I know I’m just discovering all the things keys can do, but overall I have to say – they are definitely worth it. They have saved me time, money, and blood. I can’t recommend them more enthusiastically.

I was not paid for this endorsement. I strongly believe in the product and have written this review without compensation.

Pop Culture Roundup 3

On the right of this blog is an Amazon affiliate banner. Yes, it’s an affiliate link, but it’s also a little list of the things I’ve been watching at any given time, like a lazy, non-personal journal. It’s over that way ======>

But, I also like to occasionally talk about what I’ve seen, and so here’s some of the stuff I’ve watched over the last few weeks:

Things I hadn’t seen before:

The Fog
I hadn’t seen this 1980s John Carpenter horror movie before. I thought the fog was the actual thing that killed you but I learned that you shouldn’t make those kinds of judgements about movies called “The Fog.” Helpful tip you would think most people would know but didn’t in this movie: if, after midnight, someone shows up at your door and eerily and creepily loudly and slowly rhythmically knocks on your door with what sounds like a large metal object – DO NOT ANSWER YOUR DOOR.

Wow. Have any of y’all seen this show? I didn’t really know much about it before I started watching it other than everyone said it was really good. It was really good. I don’t want to spoil anything about the show so the only comment I’ll make on it is that I keep wanting to call it “Homeland Fries.” That comment has nothing to do with anything, don’t worry.

Things I re-watched:

Groundhog Day
Our local movie theater recently had a little film festival with classic comedies. This was one of them. I’ve seen this movie many, many times. It is a practically perfect movie. It survives having Andie MacDowell in it. I’m glad this movie exists, because if it ever happens to me in real life, I will have the advantage of being able to explain it to my loved ones. “Groundhog Day is happening to ME!” Much easier than for Phil Connors.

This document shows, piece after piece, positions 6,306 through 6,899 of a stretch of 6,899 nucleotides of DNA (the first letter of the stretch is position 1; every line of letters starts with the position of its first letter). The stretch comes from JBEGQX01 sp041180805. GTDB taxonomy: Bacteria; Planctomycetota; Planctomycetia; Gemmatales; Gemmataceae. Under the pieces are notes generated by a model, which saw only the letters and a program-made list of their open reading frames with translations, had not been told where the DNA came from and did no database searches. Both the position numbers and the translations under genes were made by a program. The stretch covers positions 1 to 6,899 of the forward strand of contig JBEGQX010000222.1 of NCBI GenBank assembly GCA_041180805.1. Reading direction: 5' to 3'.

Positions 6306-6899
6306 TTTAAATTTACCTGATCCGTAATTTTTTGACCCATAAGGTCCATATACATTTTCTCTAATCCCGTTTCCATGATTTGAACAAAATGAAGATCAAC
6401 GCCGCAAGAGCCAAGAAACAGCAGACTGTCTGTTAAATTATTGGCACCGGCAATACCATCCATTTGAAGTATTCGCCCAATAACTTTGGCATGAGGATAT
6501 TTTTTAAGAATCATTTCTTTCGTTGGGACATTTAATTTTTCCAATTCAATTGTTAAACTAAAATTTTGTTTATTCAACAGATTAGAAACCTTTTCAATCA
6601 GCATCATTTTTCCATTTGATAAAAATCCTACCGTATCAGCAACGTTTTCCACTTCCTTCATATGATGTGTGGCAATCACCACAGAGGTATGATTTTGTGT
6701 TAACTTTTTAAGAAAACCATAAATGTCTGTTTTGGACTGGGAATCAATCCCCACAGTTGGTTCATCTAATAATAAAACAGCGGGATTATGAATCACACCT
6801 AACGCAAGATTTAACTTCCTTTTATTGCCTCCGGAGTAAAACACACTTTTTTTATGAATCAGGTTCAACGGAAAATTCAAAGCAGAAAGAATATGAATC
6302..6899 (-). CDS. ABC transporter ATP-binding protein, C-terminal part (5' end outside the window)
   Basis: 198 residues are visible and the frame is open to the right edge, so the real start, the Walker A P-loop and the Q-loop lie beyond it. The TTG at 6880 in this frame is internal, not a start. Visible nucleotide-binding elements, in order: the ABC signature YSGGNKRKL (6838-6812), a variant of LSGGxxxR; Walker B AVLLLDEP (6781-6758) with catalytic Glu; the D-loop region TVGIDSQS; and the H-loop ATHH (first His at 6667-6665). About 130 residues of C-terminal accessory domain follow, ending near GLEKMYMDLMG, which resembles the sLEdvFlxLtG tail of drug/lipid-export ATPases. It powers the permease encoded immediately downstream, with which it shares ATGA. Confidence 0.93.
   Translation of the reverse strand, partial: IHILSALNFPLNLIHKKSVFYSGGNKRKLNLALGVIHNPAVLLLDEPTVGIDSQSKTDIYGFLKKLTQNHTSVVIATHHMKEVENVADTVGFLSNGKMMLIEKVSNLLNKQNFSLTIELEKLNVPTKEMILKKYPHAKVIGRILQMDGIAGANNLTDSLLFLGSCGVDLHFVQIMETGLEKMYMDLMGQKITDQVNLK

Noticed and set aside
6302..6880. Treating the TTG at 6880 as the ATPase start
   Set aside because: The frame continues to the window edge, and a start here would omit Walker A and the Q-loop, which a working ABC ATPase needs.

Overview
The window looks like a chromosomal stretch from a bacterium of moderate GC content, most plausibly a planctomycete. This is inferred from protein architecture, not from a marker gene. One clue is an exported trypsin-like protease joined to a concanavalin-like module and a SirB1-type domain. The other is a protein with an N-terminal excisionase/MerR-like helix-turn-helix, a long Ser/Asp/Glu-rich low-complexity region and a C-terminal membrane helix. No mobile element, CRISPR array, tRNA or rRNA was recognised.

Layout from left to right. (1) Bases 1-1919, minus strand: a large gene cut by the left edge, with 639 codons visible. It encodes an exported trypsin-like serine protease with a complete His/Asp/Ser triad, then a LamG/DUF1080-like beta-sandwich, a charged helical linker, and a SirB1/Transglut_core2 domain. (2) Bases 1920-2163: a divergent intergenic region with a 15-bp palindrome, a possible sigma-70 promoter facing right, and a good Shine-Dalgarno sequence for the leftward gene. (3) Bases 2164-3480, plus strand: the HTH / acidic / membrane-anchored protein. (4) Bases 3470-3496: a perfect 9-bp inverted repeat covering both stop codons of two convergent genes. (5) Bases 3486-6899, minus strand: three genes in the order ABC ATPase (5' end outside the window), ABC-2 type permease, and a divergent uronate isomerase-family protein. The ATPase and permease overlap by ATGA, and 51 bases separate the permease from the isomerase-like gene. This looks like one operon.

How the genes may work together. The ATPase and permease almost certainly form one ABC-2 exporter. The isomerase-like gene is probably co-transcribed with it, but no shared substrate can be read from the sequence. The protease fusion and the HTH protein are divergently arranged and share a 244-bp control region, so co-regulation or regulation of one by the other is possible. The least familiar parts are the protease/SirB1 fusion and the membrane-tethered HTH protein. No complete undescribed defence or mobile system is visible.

Ferris Bueller’s Day Off
Discussion: Ferris Bueller is a bit of an asshole – yes or no? I love this movie. This may shock all of you, but I’m much more of a Cameron than a Ferris, so I often roll my eyes at Ferris’ shenanigans and think he’s kind of a jackass. My favorite character is Grace, Principal Rooney’s assistant.

The Jerk
This is one of my favorite movies. I don’t understand people who don’t like this movie. We got to see it in the theater and here’s something I never noticed: the guy that gives Navin his first hitchhike ride is Rob Reiner. I don’t know how I’ve missed that all these years. So many useable quotes from this movie. One of my favorites: “You know, you can tell so much about a person from the way they live. Just looking around here I can tell…you’re a genuinely dirty person.”

Have you seen anything good lately?

Two Things I’ll Miss, The Thing I’ve Missed

As I’ve mentioned too many times already, we just moved from Atlanta back to North Carolina, where both Tom and I are from.

I was  going through my phone pictures and I found two little examples of things I’ll miss from our time in Georgia.

The first is from the Japanese restaurant near our house. There’s a mural with lots of rabbits and anthropomorphic vegetables. My favorite part of the mural is this:

In all the fun and laughter amongst the rabbits and the vegetables (ok, yes tomatoes are a fruit), one rabbit seems to have gotten a little carried away in her enthusiasm, and this is clearly upsetting to the tomato she’s so happily rough housing. Maybe I like it so much because that’s how I felt in Atlanta – just a little tomato being jostled around by an over-active rabbit. Yeah, I got deep and metaphorical there for a second. Please know that I did not actually like it because that’s how I felt in Atlanta – I like it because a tomato is being man handled by a rabbit, so there’s no need to delve deeper to see why it’s so awesome to me.

The other image on my phone was of a run-down mansion that looks like it was built in the 1980s. We would pass it on our way to the movie theater that plays retro movies, also often from the 1980s. The house is a pastel peach, and I can just imagine all sorts of 80s douche bags dressed Miami Vice-style, having big parties and thinking it would last forever. And it sort of did, because nobody has changed that house since its heyday. This too could be seen as a monument to my time in Atlanta – arriving with the best of intentions and then slowly feeling the need for a change but continuing to stay the same. But, HA, no. We didn’t move to Atlanta intending to stay. Nope, I liked passing by this house because it stuck out like a sore thumb, reminded me of the 80s, and was on the way to watching old movies on the big screen.